As a road tripper I’m not a very big fan of GPS. It seems they would spoil the sense of adventure and prevent the most glorious finds (which always seem to be found while “lost”). And as a privacy advocate I am some pretty heavy concerns about the ability of just about anyone being able to track all of my movements 24 hours a day. But I still think it’s incredibly cool technology.
That last belief was just made all the more stronger thanks to a recent Wired article–
Wuta is practically naked, except for the red cotton breechcloth strung around his waist and the yellow beaded necklaces that drape his muscular torso. In his hands, though, he’s holding something that places him firmly in the 21st century: a new gray Garmin GPS device.
A member of the Trio tribe, he’s leading me through the rain forest near his village in southern Suriname — a two-hour Cessna flight from the closest road. At the foot of a large tree that dangles a cascade of liana vines, Wuta points his GPS toward the sky: no signal. He fiddles with a button and a few minutes later gets a reading. He relays the coordinates to a fellow Trio cartographer beside him, who dutifully jots them down. Wuta then tramps on, demonstrating how he and other tribesmen have charted, by foot and canoe, some 20 million acres of land here at Amazonia’s northern fringe.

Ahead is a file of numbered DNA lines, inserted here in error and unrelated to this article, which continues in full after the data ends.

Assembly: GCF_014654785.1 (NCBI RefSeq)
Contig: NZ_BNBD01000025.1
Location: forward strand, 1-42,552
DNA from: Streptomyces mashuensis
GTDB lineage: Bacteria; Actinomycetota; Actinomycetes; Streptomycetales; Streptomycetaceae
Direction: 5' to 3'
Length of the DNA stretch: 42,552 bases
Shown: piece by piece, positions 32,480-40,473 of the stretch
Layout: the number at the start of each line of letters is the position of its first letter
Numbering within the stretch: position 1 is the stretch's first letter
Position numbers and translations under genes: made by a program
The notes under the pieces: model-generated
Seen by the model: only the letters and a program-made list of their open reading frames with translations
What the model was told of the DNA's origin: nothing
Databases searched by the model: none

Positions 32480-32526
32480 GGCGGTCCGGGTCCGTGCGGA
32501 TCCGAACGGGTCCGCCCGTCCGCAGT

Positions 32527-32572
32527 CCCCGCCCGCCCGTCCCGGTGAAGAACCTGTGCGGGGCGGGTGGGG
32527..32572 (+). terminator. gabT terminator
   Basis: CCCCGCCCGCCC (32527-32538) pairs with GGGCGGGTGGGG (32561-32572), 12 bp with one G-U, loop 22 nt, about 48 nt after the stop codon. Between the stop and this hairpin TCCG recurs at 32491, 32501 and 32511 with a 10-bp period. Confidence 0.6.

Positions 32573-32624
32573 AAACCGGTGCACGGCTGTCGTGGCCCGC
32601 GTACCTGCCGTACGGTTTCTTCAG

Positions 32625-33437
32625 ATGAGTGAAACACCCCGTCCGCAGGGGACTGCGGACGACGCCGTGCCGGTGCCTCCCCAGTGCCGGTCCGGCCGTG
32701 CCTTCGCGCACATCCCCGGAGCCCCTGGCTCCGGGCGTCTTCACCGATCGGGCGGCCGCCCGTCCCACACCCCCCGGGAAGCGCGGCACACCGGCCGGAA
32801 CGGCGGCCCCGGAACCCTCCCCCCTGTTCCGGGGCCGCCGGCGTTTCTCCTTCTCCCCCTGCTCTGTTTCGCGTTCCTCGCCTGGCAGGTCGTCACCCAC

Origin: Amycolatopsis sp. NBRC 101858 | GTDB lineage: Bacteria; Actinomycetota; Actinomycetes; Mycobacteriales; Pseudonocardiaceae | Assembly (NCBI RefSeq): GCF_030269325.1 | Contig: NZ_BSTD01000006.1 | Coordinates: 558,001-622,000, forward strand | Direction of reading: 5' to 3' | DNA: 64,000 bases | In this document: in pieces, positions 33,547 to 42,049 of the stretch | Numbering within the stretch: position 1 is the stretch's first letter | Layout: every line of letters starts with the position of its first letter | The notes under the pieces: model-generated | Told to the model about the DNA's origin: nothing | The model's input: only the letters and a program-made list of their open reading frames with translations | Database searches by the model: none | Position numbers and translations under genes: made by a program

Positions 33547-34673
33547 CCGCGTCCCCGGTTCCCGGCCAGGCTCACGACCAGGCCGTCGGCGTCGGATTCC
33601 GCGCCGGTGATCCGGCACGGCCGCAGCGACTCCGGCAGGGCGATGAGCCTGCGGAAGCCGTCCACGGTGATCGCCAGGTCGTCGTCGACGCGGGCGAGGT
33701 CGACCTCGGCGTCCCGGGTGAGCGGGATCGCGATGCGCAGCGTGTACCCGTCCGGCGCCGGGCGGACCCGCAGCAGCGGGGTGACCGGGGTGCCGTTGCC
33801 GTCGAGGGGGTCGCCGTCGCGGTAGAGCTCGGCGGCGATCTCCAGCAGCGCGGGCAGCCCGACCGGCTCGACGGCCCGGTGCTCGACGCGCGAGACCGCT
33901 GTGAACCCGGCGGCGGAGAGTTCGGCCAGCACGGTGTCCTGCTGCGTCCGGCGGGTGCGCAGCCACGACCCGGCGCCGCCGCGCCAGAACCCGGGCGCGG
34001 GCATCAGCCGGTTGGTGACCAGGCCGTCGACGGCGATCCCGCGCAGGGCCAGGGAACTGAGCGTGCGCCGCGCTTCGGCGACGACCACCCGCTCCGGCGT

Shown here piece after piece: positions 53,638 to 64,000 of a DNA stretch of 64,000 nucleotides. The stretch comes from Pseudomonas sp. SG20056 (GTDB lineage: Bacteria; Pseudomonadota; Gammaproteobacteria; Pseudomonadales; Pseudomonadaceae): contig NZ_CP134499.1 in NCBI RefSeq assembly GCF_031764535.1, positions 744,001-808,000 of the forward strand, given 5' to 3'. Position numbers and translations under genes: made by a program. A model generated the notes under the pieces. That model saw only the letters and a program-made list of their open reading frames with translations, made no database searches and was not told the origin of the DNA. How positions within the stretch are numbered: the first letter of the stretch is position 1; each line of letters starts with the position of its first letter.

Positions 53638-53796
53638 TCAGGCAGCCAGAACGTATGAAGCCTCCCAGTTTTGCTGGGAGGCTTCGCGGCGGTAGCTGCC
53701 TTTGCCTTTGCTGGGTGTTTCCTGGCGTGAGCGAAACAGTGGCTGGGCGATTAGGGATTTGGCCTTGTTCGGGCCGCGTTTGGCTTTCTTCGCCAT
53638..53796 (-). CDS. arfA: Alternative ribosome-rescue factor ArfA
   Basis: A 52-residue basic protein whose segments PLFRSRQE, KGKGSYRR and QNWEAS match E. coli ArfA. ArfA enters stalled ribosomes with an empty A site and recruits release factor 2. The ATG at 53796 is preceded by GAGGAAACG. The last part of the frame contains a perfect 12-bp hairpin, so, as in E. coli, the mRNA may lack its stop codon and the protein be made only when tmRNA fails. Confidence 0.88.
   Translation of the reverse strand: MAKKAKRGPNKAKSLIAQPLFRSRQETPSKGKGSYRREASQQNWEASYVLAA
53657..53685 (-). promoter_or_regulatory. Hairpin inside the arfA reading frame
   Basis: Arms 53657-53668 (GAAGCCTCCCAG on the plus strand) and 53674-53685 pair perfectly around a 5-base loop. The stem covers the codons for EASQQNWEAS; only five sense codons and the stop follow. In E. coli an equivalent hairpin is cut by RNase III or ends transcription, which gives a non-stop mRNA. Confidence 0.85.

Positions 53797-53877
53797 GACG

It seems the phrase “modern primitive” finally has an authentic meaning after all. Tribes in the Amazon (and elsewhere) are now using a combination of GPS devices and Google Earth to not only map their domains, but to protect them from the ever-increasing encroachment of the modern world. Ironic? Yes. Cool? Definitely.